Dancing Raisins Science Experiment
My son loves doing experiments. He loved doing this dancing raisins science experiment. The kids will get a kick out of this super cool dancing raisins experiment! Very young kids will love to see the raisins going up and down and older kids can learn about Buoyancy.
I got the idea of this experiment from this blog.
Before doing this experiment we talked about carbon dioxide. How we release carbon dioxide when we exhale. With little older kids you can discuss Buoyancy. Buoyancy is a measure of how something floats or sinks in a liquid. Rolled up tin foil sinks in water, however if you create it into the form of a ship, it floats. You change the density of the tin foil shape as you make it boat shaped.
1 Drinking Glass
Sprite /7Up Cold drink
- Fill a glass with soda.
- Drop raisins into the glass.
- Then sit and watch what happens. What happens to the raisins? Do they sink or float? Are they moving?
- Yes! They’re floating, they’re bobbing up and down, they’re dancing!
Why it happens?
Buoyancy is the tendency of an object to float in fluids because of the upward force fluid exert on objects. Raisins are denser than the soda. So we when we drop them in soda it sinks first. Soda releases carbon dioxide in the form of bubbles. These bubbles get attached to the rough surface of raisins and lift the raisins up. When the bubbles reach the top they pop up and carbon dioxide gets released in the air. The raisins lose the buoyancy and sink back in the glass. This process continues till all carbon dioxide has been released and the soda is flat.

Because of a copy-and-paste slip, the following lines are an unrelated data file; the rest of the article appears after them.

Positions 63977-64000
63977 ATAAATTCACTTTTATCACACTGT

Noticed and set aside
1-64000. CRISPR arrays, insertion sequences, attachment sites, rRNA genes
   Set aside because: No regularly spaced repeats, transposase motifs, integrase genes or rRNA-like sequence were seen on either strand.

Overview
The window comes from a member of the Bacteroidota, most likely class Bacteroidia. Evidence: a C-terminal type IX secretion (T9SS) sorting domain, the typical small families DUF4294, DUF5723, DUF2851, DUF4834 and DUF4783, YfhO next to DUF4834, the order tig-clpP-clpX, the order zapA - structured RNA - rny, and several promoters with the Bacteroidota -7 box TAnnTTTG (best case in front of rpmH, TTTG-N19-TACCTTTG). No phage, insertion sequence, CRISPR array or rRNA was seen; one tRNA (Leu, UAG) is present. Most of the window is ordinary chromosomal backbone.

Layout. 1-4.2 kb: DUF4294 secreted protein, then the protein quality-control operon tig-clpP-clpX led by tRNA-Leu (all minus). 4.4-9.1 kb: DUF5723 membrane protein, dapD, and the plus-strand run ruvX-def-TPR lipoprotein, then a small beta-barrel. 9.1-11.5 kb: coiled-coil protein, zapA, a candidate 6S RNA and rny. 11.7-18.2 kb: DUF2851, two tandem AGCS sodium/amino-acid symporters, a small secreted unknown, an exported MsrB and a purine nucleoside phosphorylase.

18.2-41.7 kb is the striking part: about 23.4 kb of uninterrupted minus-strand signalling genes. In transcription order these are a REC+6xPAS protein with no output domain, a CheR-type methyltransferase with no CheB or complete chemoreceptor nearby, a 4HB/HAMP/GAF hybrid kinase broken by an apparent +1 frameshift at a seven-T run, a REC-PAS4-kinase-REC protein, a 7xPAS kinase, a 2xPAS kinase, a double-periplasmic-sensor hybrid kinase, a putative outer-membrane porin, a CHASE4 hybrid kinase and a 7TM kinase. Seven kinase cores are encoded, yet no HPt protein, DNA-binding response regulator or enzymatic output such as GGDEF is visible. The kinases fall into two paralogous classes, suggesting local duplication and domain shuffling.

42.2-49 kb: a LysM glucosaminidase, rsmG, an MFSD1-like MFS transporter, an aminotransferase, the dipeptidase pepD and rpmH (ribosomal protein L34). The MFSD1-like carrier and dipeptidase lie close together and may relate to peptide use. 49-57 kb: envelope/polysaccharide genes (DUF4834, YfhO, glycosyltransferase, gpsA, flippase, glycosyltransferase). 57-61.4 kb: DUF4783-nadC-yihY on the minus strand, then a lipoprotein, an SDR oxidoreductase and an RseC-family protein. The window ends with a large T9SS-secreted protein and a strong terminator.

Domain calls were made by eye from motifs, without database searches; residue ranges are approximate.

Other Ideas to Try
If your child understands buoyancy then you can try this same experiment with objects that do not have a wrinkled surface like grapes or macaroni. Do they rise in the soda the same way the raisins did?
You can also try the same experiment with water instead of carbonated water . So the raisins rise up and down?
I hope you and the your child enjoy this fun science experiment! Even if your child is too young to understand the concept of Buoyancy he/she will love to see raisins going up and down .
Also Check our other experiments